The renewable fuels program was sold to the public as an energy independence measure but has proved to be a motorist dependence measure. American drivers are at the mercy, not of OPEC, but the EPA – and the politically connected businesses that are gaming the EPA’s RIN rigmarole.

It’s not good for the environment – and it’s very bad for our wallets.

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113 COMMENTS

  1. There are no zero emissions cars made. All the electric cars made use dirty power plants fired by coal or natural gas. There are more emissions produced by electric cars since petrol powered cars put out cleaner air than the power plants since 1990. The electric cars will produce more air pollution than the petrol powered cars. And with fewer power plants being construed in the West, there will be a shortage of electricity for the electric cars, which will suit the governments quite well and give them a reason to “ration” the use of power. First to lose power will be the cars used by the general public, who then will have to walk to work or use pubic transport, which will take hours to arrive at work, and hours to get home. A waste of your time you see. And those electric motors use rare earth metals that are far more toxic to make (industrial sludge) than the use of coal and petrol for IC cars.

    • rust, I have made note of this several times, and people seem not concerned about it. Ethically I find the use of food as fuel to be repulsive but we are only a small minority. The rest of the population are in adoration of green government and have had their brains poisoned by flouride and hero worship.

      • Enough corn is used up for ethanol that it raises food prices, which of course hurts the poor of the entire world the worst. Since we used to export large amounts of once affordable corn. Yes, a stupid energy policy of the US hurts the poor of the entire world!

        Not only is it ethically bad, its criminal to be honest.

        • My post must have been too long since a lot of it is missing. Link is good for these numbers:
          2007 WEIGHTED CORN PRICE =$4.20 WITH 4.7B GAL MANDATEClover
          2008 WEIGHTED CORN PRICE =$4.06 WITH 9B GAL MANDATE
          2014 WEIGHTED CORN PRICE =$3.70 WITH 14.4B GAL MANDATE (& >$100 oil half the year)
          2015 WEIGHTED CORN PRICE =$3.61 WITH 15B GAL MANDATE MAXED OUT
          2016 WEIGHTED CORN PRICE =$3.40 WITH SAME 15B GAL MANDATE MAXED OUT

        • Corn ethanol works because it uses a waste stream from feed production.

          Cattle do not digest carbohydrates very well and a lot pass through the animal undigested in their manure taking other nutrients with them even.Clover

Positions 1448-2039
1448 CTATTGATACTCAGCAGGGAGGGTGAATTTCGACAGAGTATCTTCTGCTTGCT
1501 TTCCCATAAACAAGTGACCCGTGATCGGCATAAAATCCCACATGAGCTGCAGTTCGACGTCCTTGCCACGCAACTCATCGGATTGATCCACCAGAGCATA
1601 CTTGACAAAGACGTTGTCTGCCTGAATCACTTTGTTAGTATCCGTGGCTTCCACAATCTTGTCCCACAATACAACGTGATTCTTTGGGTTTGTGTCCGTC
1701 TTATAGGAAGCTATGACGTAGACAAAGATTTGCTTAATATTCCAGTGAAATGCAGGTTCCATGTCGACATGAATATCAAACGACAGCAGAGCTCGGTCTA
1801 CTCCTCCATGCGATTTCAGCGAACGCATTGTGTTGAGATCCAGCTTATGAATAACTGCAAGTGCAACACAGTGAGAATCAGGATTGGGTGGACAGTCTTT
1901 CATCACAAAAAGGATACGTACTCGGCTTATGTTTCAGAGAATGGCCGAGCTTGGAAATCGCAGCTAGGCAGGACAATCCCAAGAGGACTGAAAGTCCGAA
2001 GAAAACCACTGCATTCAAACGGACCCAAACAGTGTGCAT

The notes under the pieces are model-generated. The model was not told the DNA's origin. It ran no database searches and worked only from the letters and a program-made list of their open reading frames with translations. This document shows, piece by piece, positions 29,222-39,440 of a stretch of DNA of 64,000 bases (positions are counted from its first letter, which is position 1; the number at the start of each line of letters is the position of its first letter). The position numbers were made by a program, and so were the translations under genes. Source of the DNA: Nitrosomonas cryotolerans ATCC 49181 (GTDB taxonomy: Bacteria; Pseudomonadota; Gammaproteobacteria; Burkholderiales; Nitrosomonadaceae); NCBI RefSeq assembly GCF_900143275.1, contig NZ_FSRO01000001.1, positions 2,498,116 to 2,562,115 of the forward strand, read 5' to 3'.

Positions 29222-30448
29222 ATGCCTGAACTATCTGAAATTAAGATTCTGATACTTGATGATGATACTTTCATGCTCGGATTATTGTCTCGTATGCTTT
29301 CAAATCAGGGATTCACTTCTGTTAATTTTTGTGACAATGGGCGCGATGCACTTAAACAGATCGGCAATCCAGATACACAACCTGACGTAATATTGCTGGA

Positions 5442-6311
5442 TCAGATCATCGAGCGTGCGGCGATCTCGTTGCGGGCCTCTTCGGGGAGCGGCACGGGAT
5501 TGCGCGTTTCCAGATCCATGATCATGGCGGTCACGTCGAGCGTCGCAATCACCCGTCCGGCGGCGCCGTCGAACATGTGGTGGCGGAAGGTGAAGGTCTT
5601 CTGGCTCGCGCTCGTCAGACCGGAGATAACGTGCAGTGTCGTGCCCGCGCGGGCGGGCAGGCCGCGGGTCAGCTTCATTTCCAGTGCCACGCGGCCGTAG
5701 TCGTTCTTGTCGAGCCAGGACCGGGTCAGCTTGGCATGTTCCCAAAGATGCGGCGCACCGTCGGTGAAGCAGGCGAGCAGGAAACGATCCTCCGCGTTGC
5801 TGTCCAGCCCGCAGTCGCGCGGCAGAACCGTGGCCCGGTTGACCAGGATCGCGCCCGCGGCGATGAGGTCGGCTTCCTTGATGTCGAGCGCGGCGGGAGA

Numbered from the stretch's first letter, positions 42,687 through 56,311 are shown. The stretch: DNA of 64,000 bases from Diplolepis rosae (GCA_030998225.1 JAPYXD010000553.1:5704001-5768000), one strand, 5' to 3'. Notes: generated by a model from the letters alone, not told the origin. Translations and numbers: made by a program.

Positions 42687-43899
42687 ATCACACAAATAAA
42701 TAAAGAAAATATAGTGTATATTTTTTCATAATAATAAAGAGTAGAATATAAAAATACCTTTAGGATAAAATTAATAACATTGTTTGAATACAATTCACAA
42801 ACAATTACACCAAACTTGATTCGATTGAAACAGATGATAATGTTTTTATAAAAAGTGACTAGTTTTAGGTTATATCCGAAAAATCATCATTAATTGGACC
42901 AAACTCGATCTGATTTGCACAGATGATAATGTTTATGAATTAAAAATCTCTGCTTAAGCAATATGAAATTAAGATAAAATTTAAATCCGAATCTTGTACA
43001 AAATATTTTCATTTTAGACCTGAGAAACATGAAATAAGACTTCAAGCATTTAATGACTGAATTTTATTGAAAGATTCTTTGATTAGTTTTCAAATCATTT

Corn ethanol only uses and removes the carbohydrates while leaving the now concentrated feed(proteins, fats, & minerals) in tact, actually enhances them to be more digestible, more productive, and healthier.

          • That does not make corn ethanol work. Corn ethanol still takes more energy to make than what comes out of it. That’s just in the processing of the corn into ethanol, not the farming energy which is too difficult to estimate well last I knew.

            • Since it uses a waste stream of feed production it outcompetes even sugar cane in price with much lower ethanol produced per acre.

              The cost of a product includes all the energy it took to make and deliver said product to the consumer.

              E85prices.com shows it takes far more energy to make and deliver E0 to the consumer than E85.

              E85 puts out a small fraction of the toxic pollutants E0 does and has more horsepower. With high compression engines, E85 would have/could have far better mileage as well.

              With E85 more of your money goes to American workers and American businesses who pay American taxes and put it in American banks and buy goods and services that you and/or your fellow Americans produce.

              With E0 more of you money goes to Arab sheiks and transnational companies who put it in Swiss bank accounts and pay little if any in taxes.

              • I did not argue price.
                I argued energy. Corn ethanol requires more energy to produce than comes from it in use.
                Cost is a complex thing with fedgov’s subsidies, tax policies and so forth.

                Ethanol is inherently more expensive to transport because of its chemical properties.

                • I missed one thing it may or may not take more energy to get a gallon of E0 to market than E85. That’s an irrelevant figure. The correct figure is the energy balance. Corn ethanol changes the form of energy and ends up at a loss. And there is no way E85 is cheaper to transport per gallon. Pipelines for gasoline are very efficient.